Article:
Wednesday, October 12, 2005

Ozu's "Early Summer"

Silence and space are such powerful tools in the hands of artists. Yet both are pushed out by over-busy film frames, over-busy musical arrangements, over-busy plots and stories. It seems to me that it's not the audiences that lack the attention-span, but the artists themselves. They are afraid to pause and breathe.

Yasujiro Ozu was not one of those artists. Watching his masterpiece "Early Summer" (1951), you cannot help but marvel at the extraordinary weight of silence and the use of space. The camera lingers on an empty chair or just a drawer long after the character has left the scene. Shots are composed at eye-level (a signature Ozu technique: the now-famous "tatami" shot) making the story, the story-world and the characters utterly intimate and believable. This could be anyone's house: a deaf grand-uncle, grandparents that no longer matter, parents with their own hidden agendas (and emotional needs) and of course, the big question. Is it right to let one's happiness be subsumed by the interests of the family?

There isn't much by way of action or plot in "Early Summer". Noriko has reached that age where she calls herself "an old maid", if a little facetiously. Her brother, a doctor who is emotionally absent from his own marriage (and from his children's lives), is all in favor of a match suggested by Noriko's boss. The family too is happy for Noriko. The groom is successful and a respected member of the community, just that he is pushing 40. Noriko does not see herself leading a happy life with this man and agrees to marry a neighbor, a divorced man with a kid.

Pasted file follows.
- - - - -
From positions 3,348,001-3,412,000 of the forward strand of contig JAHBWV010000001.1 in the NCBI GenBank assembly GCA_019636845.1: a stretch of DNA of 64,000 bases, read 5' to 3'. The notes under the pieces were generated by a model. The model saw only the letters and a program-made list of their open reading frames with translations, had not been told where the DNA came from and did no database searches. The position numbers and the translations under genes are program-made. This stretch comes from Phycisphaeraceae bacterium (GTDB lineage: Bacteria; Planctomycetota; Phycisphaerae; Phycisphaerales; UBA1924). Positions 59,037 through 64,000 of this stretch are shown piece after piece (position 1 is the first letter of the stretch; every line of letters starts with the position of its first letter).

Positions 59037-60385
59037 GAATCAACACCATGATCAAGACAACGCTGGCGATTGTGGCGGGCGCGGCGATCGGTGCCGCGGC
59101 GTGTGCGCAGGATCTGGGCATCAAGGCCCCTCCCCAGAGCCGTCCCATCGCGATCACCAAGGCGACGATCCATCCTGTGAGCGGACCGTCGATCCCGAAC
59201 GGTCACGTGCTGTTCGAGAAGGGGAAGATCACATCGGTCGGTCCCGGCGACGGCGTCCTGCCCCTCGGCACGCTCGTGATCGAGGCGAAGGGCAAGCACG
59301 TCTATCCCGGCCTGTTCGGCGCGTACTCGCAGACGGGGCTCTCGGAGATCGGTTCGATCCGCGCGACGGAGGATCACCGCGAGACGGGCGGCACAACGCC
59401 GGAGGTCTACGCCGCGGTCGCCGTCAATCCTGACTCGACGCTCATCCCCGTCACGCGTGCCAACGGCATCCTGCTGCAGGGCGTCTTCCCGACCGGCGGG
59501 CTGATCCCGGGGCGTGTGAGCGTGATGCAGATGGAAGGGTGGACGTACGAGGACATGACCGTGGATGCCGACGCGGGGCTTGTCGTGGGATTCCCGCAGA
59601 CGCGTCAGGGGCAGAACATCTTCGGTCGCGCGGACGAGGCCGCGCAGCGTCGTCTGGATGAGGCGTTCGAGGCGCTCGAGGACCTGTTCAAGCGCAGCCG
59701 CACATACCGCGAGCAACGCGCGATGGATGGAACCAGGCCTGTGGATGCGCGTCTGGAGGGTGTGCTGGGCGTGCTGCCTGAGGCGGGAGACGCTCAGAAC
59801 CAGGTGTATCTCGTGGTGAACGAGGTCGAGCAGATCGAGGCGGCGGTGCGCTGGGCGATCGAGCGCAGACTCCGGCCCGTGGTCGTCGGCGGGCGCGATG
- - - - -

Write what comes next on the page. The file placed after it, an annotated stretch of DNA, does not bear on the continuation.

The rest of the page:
That's all there is to "Early Summer". This minimal plot is used by the master to study the family and the heartbreak that accompanies transitions within a family. But this is not some melodramatic "family" film, but a very funny one.

Silence, pauses, space- all the great film-makers use them. Even a hyper-kinetic Tarantino employs them ("Jackie Brown" is filled with such stunning moments.) But one must watch "Early Summer" to see how Ozu takes it to a whole new level.


Anonymous said...

Not a big fan of the melancholic Ozu, and I haven't seen Early Summer either, but I am wondering that if by "funny", you mean the kind of loving tolerance with which Ozu amuses us in Good Morning, then I am totally on.


km said...

Hey, Anon, Thanks for stopping by.

You find Ozu melancholic? Then you must see "Early Summer". It is not LOL-funny by any means, but it is filled with little funny moments of the kind we see in a family.


Russell said...

I've never heard of this movie, but it sounds really interesting! I just added it to my Netflix queue. So your review at least got me curious.

I just recently watched Me & You & Everyone We Know, which seems similar to this in that it's more about character, emotion and the subtle humors in life. A little crude at times, but overall great.